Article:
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This new sugar substitute is made from food waste

Old apples and pears create a calorie-free sweetener without some of the environmental issues of our current sugar substitutes.

This new sugar substitute is made from food waste
[Source Images: senata/iStock, ffolas/iStock]

As more and more companies look to curb food waste, fruit scraps and ugly pieces of produce that once went into the compost bin or trash can are finding second lives. Juice pulp has been turned into popsicles, wonky veggies into soups, and now Dutch company Fooditive is turning leftovers from apples and pears, along with the pieces of fruit that are unfit for supermarkets, into a chemical-free sweetener.

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Current sugar substitutes are considered a growing environmental hazard; artificial sweeteners such as sucralose and aspartame, found in Splenda and Equal, aren’t absorbed by our bodies nor are completely removed by wastewater treatment plants, meaning these sweeteners end up in rivers and oceans, potentially harming aquatic plant and animal life.

Regular cane sugar is the cause of global health problems, and its cultivation is taking an environmental toll, too, requiring intense water use and causing soil erosion and pollution from processing sugarcane. Natural sweeteners like honey have their own complications. Stevia, the natural sweetener derived from the Stevia rebaudiana plant, is known to have a bitter aftertaste, so beverage companies that use stevia often mix it with other artificial sweeteners.

[Photo: Fooditive]

Fooditive, founded by food scientist Moayad Abushokhedim, aims to be a natural alternative to those other sweetener options in a way that’s healthy for the planet and our own bodies. Fooditive takes third-grade apples and pears—those ones with brown spots or off colors, which wouldn’t be sold in a supermarket—from local Dutch farmers, along with some fruit scraps, and extracts the natural fructose through a fermentation process. The final result is a calorie-free sweetener without many of the concerns of both sugar and other sugar substitutes.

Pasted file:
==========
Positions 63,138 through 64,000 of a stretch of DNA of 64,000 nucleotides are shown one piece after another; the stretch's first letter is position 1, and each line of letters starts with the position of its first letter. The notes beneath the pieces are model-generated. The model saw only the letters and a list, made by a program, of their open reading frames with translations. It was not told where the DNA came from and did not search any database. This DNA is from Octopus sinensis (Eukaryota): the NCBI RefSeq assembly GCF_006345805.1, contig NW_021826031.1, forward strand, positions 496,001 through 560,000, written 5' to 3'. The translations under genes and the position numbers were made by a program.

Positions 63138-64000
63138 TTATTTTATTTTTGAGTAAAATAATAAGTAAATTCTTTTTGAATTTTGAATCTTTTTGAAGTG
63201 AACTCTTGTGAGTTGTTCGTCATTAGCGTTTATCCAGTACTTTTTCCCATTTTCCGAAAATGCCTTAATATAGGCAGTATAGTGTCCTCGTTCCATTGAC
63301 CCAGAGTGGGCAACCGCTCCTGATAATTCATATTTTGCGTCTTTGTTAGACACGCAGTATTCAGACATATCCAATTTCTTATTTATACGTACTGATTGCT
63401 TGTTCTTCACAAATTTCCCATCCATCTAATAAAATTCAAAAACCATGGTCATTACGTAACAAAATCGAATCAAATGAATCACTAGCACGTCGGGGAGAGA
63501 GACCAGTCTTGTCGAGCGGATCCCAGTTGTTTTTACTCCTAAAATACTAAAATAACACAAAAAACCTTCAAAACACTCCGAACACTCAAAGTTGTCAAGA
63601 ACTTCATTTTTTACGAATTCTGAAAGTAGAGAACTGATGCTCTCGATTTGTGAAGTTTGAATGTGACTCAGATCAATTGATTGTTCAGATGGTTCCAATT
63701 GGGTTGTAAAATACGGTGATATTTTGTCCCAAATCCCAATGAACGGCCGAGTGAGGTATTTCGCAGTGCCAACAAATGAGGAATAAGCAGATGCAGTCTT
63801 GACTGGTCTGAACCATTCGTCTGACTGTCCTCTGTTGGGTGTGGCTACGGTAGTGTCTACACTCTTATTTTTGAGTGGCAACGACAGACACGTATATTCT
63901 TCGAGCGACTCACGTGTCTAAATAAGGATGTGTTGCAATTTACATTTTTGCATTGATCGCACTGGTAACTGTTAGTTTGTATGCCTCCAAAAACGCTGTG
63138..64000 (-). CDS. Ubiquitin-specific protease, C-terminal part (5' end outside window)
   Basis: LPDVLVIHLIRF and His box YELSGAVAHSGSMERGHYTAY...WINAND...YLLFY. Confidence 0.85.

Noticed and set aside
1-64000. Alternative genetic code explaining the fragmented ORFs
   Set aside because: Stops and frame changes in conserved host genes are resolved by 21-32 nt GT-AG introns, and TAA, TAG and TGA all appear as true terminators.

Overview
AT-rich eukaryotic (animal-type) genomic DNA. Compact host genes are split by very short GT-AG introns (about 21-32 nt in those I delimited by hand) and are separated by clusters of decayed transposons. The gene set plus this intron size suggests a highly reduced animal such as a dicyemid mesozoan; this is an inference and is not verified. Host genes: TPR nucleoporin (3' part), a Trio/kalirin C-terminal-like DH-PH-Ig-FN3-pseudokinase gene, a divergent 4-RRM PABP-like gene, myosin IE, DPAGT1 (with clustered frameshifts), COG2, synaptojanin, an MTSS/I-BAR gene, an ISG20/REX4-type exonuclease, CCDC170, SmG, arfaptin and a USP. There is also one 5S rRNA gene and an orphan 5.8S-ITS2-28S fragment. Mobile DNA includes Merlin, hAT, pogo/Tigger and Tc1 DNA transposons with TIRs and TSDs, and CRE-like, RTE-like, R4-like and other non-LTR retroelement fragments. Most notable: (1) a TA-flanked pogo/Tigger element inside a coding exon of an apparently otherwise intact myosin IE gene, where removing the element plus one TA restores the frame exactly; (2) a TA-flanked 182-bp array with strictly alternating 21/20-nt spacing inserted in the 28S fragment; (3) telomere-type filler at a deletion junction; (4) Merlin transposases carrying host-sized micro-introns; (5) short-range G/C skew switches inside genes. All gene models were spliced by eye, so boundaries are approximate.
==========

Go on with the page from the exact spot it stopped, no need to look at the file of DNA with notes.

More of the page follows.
Beyond the sweetener, Fooditive also makes all-natural preserving agents for things like sauces, soups, and bakery items out of carrot waste, thickening agents from banana skins, and emulsifiers from potato extracts. The company is collaborating with Rotterdam Circulair, a Netherlands company focused on reusing and recycling waste, with the goal of establishing a circular economy in the city of Rotterdam by 2030.

“Our products really provide the food and beverage producers with the ability to have a clean label, a green label, and show people what’s in their food,” says Gijs Gieles, Fooditive spokesperson. Right now, the company is working in the business-to-business market, partnering with a third-party food industry company called Bodec to get its sustainable sweetener into Dutch products. Gieles says it’s already being used by a Dutch beverage company, though he couldn’t name specific brands.

Fooditive is also registered in Sweden, and next Gieles says the company hopes to expand to other Nordic countries, Jordan (where founder Abushokhedim is from), and the United Kingdom. U.S. food regulations make the move stateside a bit difficult, but Gieles says they’re hoping to bring their sustainable products here as well.

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